The US stock market’s heavy concentration in a handful of stocks has raised concerns that falls in their share prices could plunge the wider market into a tailspin.
Five tech giants – Amazon, Alphabet, Apple, Facebook and Microsoft – make up something between a fifth and a quarter of the leading US blue-chip index, the S&P 500.
Because of their dominance, falls in their share prices weighed on the S&P 500 in the past couple of days, even though stocks of hundreds of other companies were rising.
US stock markets have been dragged lower by falls in tech companies stocks
Apple alone, with its valuation of about $1.6trillion, is now worth 80 per cent of the total market capitalisation of the FTSE 100, which is around £1.57trillion – or $2trillion. While Amazon and Apple combined are 50 per cent bigger than the UK index.
After years of stellar share price rises, many tech companies have continued to make gains in recent months thanks to the coronavirus pandemic. Amazon has been the best performer this year, with shares up about 62 per cent so far this year.
But there are fears that, if the massive rise in tech stocks was to die out, they would drag down the market with them.
Shares in Facebook fell another 0.8 per cent yesterday, while Apple dropped 0.25 per cent, Microsoft 0.6 per cent, and Google’s parent Alphabet dropped 0.6 per cent, while Amazon rose by 0.75 per cent.
The S&P 500 index closed 20 points or 0.62 per cent down at 3,215.6.
The US big five tech giants – Amazon, Alphabet, Apple, Facebook and Microsoft – make up something between a fifth and a quarter of the US bluechip index, the S&P 500
Neil Wilson, an analyst at Markets.com, says the Nasdaq – on which most tech companies are listed – suggests investors are already trimming their exposure to such stocks.
‘The moves in the Nasdaq of late indicate investors are trimming their exposure to these big tech names, so the slate of earnings will be crucial for determining where we go next on Wall Street.’
The Nasdaq fell 97 points or 0.9 per cent to 10,483 yesterday.
How does the FTSE 100 index compare?
The Footsie is no stranger to investors showing a high level of concentration in big names either.
Unilever, AstraZeneca, BHP Group, Royal Dutch Shell and Rio Tinto account for 30 per cent of the $2.17trillion (£1.70trillion) market cap of the Footsie, or around £510billion.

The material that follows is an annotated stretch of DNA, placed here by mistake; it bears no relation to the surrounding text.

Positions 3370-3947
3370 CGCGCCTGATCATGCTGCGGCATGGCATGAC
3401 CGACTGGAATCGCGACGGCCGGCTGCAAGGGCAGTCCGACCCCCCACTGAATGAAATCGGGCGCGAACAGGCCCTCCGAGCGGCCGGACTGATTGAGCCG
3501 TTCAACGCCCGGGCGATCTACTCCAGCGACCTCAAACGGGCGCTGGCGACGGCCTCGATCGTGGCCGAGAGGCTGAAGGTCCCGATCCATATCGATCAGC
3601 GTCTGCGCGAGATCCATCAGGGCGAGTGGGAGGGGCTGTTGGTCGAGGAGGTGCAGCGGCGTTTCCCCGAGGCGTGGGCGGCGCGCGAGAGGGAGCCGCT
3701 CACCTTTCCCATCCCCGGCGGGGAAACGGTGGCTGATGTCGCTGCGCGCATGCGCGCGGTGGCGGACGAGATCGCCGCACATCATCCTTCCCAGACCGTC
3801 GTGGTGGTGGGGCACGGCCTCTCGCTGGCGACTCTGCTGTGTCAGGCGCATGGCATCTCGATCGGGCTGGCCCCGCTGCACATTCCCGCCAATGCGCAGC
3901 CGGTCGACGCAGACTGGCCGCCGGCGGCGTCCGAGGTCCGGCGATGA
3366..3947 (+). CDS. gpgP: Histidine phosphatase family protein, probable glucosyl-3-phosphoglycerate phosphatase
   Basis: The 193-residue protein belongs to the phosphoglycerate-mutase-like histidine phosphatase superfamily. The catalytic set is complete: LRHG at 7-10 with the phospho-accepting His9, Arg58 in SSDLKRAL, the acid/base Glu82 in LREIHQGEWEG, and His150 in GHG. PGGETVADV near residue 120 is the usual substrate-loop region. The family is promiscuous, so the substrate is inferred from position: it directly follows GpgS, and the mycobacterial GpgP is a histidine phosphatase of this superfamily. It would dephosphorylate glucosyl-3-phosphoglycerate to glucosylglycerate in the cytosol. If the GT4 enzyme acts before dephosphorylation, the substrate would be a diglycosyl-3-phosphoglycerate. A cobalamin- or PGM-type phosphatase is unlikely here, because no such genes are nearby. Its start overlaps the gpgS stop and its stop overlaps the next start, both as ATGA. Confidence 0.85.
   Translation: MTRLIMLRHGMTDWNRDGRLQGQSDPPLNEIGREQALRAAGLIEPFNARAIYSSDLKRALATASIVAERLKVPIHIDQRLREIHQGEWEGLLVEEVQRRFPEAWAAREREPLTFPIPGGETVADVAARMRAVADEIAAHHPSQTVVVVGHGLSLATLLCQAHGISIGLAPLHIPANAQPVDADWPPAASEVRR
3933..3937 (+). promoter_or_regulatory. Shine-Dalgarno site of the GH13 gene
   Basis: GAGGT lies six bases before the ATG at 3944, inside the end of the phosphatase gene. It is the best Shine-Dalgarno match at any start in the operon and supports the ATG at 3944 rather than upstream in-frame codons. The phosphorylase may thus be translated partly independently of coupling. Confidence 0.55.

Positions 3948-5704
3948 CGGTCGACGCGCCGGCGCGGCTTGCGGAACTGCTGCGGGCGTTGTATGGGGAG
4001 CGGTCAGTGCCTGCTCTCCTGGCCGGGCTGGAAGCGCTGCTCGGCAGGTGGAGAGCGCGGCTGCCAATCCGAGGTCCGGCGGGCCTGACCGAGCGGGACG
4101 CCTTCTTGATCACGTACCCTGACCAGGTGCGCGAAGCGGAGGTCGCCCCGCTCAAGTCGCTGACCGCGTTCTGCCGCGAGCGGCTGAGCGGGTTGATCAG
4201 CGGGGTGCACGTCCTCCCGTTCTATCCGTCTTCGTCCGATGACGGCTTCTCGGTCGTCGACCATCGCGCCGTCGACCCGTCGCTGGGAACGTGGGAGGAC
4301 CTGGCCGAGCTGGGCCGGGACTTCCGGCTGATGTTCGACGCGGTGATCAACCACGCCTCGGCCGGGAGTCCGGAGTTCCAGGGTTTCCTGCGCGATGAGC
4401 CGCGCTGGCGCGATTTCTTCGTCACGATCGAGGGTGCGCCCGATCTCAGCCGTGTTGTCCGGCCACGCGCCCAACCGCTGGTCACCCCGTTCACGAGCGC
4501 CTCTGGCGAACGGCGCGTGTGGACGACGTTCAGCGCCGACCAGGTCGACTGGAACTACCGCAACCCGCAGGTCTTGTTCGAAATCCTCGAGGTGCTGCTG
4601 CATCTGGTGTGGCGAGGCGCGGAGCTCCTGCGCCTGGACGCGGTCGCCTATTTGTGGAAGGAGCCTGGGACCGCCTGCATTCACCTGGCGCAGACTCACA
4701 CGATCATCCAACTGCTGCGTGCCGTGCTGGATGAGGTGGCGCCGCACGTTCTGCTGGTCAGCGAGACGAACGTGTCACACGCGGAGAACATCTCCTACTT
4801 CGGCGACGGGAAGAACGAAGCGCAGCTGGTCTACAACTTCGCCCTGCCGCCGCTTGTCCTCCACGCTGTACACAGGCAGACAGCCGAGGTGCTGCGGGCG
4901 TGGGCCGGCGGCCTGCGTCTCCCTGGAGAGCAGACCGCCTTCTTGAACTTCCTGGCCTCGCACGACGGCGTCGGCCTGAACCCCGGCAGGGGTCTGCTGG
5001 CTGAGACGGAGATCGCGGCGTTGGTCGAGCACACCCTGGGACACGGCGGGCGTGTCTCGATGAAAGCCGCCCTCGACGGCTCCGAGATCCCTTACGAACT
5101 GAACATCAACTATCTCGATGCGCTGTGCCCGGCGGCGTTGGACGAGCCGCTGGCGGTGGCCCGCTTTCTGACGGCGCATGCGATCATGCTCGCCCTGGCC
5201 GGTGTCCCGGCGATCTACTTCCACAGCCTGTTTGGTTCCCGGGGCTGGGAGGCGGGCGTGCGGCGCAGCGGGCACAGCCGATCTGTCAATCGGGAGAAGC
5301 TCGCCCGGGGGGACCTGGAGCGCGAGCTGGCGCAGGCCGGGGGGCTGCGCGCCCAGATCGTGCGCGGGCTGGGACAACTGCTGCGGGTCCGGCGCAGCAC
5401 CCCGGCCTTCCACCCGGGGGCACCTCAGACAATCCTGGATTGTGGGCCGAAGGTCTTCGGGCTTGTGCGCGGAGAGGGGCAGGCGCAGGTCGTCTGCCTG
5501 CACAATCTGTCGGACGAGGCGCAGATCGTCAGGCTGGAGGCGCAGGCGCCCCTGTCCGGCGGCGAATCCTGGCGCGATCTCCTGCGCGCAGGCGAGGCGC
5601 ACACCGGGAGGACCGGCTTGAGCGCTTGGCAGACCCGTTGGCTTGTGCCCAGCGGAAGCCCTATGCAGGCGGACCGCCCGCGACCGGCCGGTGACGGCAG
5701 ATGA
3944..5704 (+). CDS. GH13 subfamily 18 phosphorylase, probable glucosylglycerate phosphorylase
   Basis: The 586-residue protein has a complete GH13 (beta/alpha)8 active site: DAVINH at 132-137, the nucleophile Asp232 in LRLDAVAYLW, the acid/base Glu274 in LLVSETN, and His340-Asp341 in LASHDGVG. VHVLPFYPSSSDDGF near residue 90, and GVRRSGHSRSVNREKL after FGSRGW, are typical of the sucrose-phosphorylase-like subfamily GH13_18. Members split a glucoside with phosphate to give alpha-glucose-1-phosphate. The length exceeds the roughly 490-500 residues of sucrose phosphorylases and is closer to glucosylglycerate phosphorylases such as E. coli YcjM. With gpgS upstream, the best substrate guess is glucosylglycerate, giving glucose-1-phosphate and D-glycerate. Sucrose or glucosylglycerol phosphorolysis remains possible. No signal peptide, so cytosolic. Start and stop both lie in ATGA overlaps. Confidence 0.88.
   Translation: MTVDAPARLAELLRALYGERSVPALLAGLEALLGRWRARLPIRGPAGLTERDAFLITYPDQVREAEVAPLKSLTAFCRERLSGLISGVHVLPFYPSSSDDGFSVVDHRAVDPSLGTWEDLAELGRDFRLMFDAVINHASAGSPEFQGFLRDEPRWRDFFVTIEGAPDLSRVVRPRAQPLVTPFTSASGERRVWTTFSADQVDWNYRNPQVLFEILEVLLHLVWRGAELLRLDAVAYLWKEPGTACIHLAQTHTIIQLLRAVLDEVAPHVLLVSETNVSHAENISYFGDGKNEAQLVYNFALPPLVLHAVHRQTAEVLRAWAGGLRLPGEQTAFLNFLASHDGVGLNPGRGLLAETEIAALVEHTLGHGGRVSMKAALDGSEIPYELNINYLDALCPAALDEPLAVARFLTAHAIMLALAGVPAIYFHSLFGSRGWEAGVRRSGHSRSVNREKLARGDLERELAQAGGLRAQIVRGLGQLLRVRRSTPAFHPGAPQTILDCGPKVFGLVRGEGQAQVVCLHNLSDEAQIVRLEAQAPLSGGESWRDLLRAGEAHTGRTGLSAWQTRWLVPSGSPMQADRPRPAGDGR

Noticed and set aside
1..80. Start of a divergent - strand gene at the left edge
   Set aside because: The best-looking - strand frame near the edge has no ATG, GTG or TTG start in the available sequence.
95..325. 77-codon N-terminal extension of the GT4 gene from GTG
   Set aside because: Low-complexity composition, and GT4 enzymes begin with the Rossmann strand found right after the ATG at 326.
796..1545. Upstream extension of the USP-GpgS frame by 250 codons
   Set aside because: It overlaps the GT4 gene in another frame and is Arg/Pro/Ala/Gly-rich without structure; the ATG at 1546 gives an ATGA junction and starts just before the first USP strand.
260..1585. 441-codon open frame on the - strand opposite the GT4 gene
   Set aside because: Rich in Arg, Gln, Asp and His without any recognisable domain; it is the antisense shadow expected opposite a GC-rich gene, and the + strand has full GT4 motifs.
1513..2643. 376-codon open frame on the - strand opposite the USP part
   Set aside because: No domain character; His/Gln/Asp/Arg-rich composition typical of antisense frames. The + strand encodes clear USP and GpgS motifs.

If drugs giant GlaxoSmithKline is added to the list, the six of them make up 35 per cent of the index.
Unilever, AstraZeneca, BHP Group, Royal Dutch Shell and Rio Tinto account for 30 per cent of the $2.17trillion (£1.70trillion) market cap of the Footsie (Source: Reuters Eikon, 24 July)
The market cap of these UK’s top six companies, at around £590billion, is almost the same as the next 15 top companies listed on the Footsie, which have a combined market cap of around £600billion.
Similarly to the US stock markets, big swings in share price movements of the biggest companies by market valuation can have a big impact on the overall market. The index was 1.4 per cent down yesterday at 6,123.8.
But Wilson says the difference between the S&P 500 and FTSE 100 is that concentration in the latter is spread across different sectors, not just technology.
‘The good news for the FTSE 100 is that it’s concentrated in a much more diverse range of stock sectors than simply technology, ‘ Wilson says.
‘These are also generally more defensive stocks.’
Shares in drugs giant AstraZeneca are about 15 per cent higher in the year to date, with the company recently boosted by promising results of human trials of a coronavirus vaccine it is developing with Oxford University.
Consumer giant Unilever is up 7 per cent this year, with the company behind Domestos benefiting from rising demand for cleaning products during the pandemic.
But oil giant Shell has been underperforming, with shares down 45 per cent since January mostly down to a big decline in oil prices. Rival BP has also lost 37 per cent of its value.
Banking giant HSBC has also slumped 38 per cent this year, whilst Lloyds is some 50 per cent lower.
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